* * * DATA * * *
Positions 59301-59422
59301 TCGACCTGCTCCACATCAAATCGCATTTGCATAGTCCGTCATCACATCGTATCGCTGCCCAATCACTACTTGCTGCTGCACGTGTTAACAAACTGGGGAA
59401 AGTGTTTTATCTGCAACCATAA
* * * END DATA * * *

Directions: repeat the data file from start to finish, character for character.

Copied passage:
Positions 59301-59422
59301 TCGACCTGCTCCACATCAAATCGCATTTGCATAGTCCGTCATCACATCGTATCGCTGCCCAATCACTACTTGCTGCTGCACGTGTTAACAAACTGGGGAA
59401 AGTGTTTTATCTGCAACCATAA